There is a plot which kept bugging me. Ullahnan’s daughter Jini is shown to be having an affair with a young man named Jithin. The scenario itself is presented in unintentionally laughable manner. There is tensed background music when Jini accepts a birthday gift from Jithin, which has the tagline “I love you”. The music’s intensity escalates when Annie finds it in her cupboard. Annie expresses her fear as Jini is a teenage girl who might lose her track and end up in trouble, that’s what all girls are expected to go through apparently. She finds it difficult to sleep and at one point, opts to lie next to her daughter. She expressed her concerns to Ullahanan asking “what if our love was a bad influence on her?”. Basically, she feared that Jini might lose her virginity or end up marrying the boy before she is ready. This kind of concern is primarily noticed in orthodox Indian households where girls are expected to be within the limits and to draw a Lakshmanrekha when it comes friendship with boys. Girls are supposed to do everything to retain their honor and dignity and this is further upheld when elderly men accentuate in every popular media including those films featuring strong female lead. Due to socially constructed gender norms, biased against girls, daughters are seen as burden or potential troublemaker. Now, in Jini’ case, from the beginning, she is shown as a very bold girl who speaks her mind. She has secrets and even threatens (sarcastically) her younger brother with the same. But, her unconditional love for her family and friendly nature itself shows her down-to-Earth nature, in general. She is someone who knows how to draw a line when necessary and the same notion helps Jini make up her mind and she ends the relationship with her boyfriend because he invites her to a hotel room. Ullahanan becomes proud of her and he says that he doesn’t fear for her safety anymore. Personally, I liked the message “children should be inspired by parent’s love” but did the boy-girl friendship sequence have to be vilified just like that? Ullahnan sees a girl boarding the bike of a male friend and he becomes tensed as he visualizes Jini in the same place. What if the boy and girl were cousins or siblings? What if they were friends? Just friends? The scenario would have been more believable if Jithin was more of a bad influence. Like, he does drugs or has affair with several girls. Jini’s ability to say no and to substantiate is more than enough to highlight her integrity. The movie ended up complicating the whole “boys and girls can’t be friends”, “girls who climb the bikes of her male friends are ‘bad’”, “girls are expected to go off track (‘cause in our nation, although there are two people in a relationship, only the girl is given the focus with vilification, boys will be boys)” and “having a daughter= a big headache for parents”. Can’t Malayalam cinema just upgrade for the sake of giving women the integrity they deserve? Or, why should every sex related issues be one sided?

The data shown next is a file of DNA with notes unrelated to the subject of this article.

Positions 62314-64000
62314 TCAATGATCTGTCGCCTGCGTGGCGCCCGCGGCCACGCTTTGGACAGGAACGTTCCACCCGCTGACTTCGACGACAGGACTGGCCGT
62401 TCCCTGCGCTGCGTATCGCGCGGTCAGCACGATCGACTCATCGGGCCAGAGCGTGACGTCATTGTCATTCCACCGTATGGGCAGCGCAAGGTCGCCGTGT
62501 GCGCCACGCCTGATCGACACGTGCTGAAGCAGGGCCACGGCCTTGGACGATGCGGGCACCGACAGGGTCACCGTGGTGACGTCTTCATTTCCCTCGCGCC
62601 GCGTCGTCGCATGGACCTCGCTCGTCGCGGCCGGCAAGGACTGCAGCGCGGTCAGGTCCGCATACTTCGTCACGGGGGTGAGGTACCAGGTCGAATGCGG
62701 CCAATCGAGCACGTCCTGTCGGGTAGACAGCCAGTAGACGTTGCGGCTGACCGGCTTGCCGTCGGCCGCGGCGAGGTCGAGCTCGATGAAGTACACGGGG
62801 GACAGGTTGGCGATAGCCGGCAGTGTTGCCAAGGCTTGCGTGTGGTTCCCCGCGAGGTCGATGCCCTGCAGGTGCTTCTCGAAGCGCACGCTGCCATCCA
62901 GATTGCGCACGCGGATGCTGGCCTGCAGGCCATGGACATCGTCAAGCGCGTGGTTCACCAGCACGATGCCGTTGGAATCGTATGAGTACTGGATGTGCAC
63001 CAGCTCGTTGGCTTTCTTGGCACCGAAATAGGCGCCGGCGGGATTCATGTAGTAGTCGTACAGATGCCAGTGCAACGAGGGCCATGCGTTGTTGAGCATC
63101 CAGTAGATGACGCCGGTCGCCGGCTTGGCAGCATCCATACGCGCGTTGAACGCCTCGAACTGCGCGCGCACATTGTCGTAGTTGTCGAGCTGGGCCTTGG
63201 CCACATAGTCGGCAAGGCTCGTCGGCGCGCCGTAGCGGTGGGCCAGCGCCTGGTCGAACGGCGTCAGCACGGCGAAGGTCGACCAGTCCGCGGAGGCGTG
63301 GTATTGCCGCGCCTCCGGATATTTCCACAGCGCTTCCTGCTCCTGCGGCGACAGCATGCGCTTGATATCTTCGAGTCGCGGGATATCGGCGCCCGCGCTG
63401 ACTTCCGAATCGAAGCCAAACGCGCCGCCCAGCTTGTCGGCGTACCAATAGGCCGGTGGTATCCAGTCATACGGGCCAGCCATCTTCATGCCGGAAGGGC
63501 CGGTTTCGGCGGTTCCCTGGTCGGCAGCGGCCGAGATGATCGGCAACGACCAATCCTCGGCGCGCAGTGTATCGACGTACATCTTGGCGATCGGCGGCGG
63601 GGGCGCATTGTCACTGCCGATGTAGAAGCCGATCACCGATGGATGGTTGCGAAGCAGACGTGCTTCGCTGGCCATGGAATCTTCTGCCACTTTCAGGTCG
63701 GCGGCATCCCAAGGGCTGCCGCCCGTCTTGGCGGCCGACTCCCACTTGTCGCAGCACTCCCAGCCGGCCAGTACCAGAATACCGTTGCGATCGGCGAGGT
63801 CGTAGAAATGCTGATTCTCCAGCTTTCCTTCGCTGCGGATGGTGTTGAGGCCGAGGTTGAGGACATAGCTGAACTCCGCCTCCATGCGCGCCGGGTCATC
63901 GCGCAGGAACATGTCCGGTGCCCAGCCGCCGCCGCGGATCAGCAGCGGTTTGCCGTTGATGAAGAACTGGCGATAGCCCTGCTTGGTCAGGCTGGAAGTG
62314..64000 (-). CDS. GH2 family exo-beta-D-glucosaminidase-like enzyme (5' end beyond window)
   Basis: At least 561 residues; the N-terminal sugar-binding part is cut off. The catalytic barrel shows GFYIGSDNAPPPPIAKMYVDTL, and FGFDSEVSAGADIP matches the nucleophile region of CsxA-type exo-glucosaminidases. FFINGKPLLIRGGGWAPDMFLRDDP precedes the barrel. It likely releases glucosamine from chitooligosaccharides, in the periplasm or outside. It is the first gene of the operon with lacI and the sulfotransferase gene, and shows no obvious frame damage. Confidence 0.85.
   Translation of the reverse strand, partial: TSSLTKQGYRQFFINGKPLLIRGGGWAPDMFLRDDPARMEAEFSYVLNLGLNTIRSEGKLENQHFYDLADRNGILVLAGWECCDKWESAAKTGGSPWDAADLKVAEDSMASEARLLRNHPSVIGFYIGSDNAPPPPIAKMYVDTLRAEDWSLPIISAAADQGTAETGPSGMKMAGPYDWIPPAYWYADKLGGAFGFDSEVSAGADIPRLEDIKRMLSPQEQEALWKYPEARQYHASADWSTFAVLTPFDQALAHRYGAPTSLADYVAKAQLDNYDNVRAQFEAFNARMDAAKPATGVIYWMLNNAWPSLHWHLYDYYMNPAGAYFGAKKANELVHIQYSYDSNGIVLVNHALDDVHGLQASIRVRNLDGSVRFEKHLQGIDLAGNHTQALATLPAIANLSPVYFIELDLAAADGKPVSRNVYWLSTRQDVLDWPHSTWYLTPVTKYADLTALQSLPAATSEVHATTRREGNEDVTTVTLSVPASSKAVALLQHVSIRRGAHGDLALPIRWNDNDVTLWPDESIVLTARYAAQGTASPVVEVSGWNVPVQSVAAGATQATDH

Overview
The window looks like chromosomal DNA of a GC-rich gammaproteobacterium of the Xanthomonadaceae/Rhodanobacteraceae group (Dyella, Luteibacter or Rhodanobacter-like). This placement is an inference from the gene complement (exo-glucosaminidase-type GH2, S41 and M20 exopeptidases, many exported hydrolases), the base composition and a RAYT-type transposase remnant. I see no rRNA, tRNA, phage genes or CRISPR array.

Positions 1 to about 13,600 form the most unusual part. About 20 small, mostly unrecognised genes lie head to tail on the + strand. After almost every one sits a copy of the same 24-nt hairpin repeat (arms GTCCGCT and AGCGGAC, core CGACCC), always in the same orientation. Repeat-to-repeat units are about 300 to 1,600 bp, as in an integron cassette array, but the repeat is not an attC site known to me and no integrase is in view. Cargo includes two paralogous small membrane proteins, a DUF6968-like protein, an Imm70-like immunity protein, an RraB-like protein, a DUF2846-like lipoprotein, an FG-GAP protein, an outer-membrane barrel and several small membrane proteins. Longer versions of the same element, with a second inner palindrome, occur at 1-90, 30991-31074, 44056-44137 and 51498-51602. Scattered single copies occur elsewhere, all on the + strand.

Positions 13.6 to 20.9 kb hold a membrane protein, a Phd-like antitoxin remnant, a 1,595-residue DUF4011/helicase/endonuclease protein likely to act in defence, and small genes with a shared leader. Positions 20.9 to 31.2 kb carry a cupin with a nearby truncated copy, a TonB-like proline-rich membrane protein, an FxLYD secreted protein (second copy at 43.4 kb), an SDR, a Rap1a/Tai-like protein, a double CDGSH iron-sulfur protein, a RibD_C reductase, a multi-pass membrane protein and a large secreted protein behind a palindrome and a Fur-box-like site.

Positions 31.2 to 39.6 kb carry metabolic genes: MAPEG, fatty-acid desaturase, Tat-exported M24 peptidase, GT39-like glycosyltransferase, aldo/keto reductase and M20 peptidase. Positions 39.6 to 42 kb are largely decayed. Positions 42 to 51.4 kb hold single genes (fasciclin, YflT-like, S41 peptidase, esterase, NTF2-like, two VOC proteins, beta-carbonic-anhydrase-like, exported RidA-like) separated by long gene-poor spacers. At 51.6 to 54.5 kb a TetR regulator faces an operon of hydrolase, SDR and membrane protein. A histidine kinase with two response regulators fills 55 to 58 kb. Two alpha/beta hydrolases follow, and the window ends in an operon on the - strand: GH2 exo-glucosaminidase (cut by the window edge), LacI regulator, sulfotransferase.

Munthirivallikal thalirkkumbol is a very pleasant watch, apart from the drawbacks mentioned. Every couple who is leading a happy life could relate to this.
Featured image: cinemadaddy